ut instead of that, I just grabbed Juliette firmly by the wrist, which to tell you the truth seemed oddly willowy, I mean to say, fragile, in the bulk of my hand, I took her by the wrist and started dragging her off the fairgrounds. It may sound peculiar but everywhere I thought to look there was a fat man in a checkered suit leering purposefully at us, but that might have more to do with the state of my nerves than whatever was going on in, well, you know. Juliette had a thoughtful expression on her face. Well, what is it I said. My shoulder-bag she said absently I think Iíve
      The scraping of some confounded carnival canzonetta censored the finish of her sentence. I pulled on that spindly wrist of hers again and got her to the relative tranquility of the stalls where heavy-built men were aiming toy rifles at plastic mock-ups of water-fowl, saying damn the noise in this place. I think I have left my shoulder-bag somewhere, probably said Juliette wiping her nose in the toilet (ping, ping, ping, ricochetting all around us). Juliette was born in Europe and still had the foul habit of calling it a toilet instead of a washroom which made me wince inwardly. Well then I muttered with a rising feeling of dread weíd better have a look. Juliette moved through the crowds as though pulled by an intangible Ariadne and it was all I could do to keep an eye on that undulating bun of hair submerging and then reappearing like a frolicsome porpoise a few armsí reaches ahead. I kept up for a few minutes but then from the corner of my eye I saw what looked like a beheading taking place on a stage to my left. I turned around quite abruptly but it proved to be only a device used for gauging oneís strength by means of a mallet and a machine like an enormous thermometer. It was encircled by young men whose wolven grins exposed rows and rows of sturdy teeth masticating bread and meat. I blanched at the thought, my mind travelling through a grey parade of free associations, coffee mill to tourniquet to mousetrap I reached in front of me to clutch onto the wrist but I grabbed only air. Turning back to try to spot Julietteís bun I saw only the backs of one hundred fat men in checkered suits and letting out a little whimper of horror I started running towards the food area.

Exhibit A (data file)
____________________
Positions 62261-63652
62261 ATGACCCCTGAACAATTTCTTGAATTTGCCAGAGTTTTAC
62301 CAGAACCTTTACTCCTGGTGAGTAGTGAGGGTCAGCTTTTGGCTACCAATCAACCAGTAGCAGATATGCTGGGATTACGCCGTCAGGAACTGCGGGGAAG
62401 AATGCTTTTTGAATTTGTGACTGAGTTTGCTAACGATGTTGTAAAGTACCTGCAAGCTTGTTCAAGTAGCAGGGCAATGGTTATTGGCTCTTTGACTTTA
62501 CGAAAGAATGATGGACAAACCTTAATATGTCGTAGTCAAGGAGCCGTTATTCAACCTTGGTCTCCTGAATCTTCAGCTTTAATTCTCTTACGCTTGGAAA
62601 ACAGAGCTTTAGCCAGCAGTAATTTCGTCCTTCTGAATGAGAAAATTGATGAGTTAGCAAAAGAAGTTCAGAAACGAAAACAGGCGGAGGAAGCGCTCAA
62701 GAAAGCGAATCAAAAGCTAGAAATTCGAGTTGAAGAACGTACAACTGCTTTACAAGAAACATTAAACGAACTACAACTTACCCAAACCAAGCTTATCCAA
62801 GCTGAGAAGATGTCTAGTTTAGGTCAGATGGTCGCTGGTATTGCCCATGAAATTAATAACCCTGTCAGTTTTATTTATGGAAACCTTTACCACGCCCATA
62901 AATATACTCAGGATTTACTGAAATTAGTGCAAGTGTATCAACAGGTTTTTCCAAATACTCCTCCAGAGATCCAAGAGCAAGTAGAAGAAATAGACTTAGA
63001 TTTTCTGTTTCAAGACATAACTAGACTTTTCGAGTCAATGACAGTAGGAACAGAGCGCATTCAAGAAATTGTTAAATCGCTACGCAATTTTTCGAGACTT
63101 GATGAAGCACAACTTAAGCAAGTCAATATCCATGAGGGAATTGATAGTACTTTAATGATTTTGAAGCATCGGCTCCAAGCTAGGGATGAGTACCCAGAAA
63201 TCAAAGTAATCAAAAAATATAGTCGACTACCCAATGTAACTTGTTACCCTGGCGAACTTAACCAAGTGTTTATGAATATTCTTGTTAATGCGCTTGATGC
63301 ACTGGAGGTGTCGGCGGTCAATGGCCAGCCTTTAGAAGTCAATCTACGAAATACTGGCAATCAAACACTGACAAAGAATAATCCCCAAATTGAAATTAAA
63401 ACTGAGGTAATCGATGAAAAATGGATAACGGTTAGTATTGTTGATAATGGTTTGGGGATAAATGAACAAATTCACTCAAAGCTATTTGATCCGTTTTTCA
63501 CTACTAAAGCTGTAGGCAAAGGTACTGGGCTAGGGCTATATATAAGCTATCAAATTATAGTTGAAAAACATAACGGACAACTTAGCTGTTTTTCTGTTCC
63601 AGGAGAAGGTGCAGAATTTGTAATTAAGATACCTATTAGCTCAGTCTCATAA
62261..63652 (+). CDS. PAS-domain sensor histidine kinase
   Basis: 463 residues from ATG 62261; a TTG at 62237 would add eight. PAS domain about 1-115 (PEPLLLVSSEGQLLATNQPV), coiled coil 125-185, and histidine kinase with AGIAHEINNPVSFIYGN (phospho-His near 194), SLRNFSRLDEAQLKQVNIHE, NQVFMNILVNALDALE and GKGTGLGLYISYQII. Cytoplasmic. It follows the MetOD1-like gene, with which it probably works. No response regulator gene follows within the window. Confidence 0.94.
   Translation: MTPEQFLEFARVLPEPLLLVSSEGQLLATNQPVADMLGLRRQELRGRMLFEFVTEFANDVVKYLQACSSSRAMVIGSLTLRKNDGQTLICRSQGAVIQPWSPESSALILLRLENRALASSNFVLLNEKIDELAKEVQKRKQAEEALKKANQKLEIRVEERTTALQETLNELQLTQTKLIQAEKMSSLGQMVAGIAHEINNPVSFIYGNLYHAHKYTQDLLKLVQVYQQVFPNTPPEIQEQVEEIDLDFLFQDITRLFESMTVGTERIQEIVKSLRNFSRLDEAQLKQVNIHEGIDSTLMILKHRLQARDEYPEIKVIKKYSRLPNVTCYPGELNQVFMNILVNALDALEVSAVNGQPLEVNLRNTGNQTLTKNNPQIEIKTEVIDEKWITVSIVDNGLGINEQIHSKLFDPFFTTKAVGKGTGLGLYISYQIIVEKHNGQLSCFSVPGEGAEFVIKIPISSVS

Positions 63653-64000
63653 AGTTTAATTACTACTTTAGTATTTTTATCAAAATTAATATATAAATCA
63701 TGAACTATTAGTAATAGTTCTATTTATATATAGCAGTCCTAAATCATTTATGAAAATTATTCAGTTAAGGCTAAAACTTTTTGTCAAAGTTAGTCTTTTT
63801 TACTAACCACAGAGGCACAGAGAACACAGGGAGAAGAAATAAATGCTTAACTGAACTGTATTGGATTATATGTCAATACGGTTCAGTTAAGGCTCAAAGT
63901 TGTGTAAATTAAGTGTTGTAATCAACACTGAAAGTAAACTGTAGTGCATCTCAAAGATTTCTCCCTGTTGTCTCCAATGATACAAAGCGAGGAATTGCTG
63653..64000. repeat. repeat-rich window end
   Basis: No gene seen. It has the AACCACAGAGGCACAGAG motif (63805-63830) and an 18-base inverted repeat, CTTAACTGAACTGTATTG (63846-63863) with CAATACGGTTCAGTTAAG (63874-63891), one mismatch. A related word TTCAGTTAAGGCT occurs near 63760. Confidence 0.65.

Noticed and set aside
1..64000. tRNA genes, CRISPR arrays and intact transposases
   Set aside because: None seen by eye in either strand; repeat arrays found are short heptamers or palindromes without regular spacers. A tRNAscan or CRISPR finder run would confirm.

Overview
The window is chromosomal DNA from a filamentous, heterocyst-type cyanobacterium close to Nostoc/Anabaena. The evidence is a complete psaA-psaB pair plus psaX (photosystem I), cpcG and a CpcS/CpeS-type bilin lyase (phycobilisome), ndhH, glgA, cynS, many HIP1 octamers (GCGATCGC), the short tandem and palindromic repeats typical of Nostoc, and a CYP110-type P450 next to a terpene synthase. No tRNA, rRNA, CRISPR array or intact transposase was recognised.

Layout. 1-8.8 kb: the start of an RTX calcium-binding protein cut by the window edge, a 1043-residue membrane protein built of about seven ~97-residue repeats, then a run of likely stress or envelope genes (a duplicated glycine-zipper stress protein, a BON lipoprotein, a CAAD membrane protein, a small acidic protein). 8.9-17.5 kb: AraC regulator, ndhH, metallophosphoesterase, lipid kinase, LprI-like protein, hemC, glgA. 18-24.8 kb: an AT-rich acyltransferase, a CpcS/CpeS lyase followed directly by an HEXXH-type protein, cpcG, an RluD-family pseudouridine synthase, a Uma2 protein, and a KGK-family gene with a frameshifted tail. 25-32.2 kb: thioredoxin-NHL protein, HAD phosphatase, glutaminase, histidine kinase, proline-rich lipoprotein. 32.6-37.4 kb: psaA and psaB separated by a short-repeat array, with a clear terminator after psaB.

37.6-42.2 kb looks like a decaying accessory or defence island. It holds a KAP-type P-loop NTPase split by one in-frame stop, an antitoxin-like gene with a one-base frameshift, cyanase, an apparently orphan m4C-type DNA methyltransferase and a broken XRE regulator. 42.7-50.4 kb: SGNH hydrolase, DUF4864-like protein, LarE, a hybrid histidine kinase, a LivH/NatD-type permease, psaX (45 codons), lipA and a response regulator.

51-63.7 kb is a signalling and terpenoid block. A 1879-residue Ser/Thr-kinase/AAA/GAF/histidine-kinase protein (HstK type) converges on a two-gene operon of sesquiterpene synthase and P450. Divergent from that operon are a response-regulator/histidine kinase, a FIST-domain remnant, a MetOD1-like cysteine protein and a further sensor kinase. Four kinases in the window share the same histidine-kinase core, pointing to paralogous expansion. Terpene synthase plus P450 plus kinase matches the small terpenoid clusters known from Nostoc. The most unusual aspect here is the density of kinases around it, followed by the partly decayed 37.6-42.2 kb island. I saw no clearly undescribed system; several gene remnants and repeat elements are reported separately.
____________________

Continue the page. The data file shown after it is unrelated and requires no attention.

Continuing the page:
As might be imagined the food area was a strategically bad decision. Man eating is man at his most misshapen and grotesque man the pointless assembly of ligaments fatty tissues and gelatinous organs bundled up in a swath of rubbery skin. But surely the toi... washrooms were nearby that much coud be counted on. I made up my mind to ask a waitress.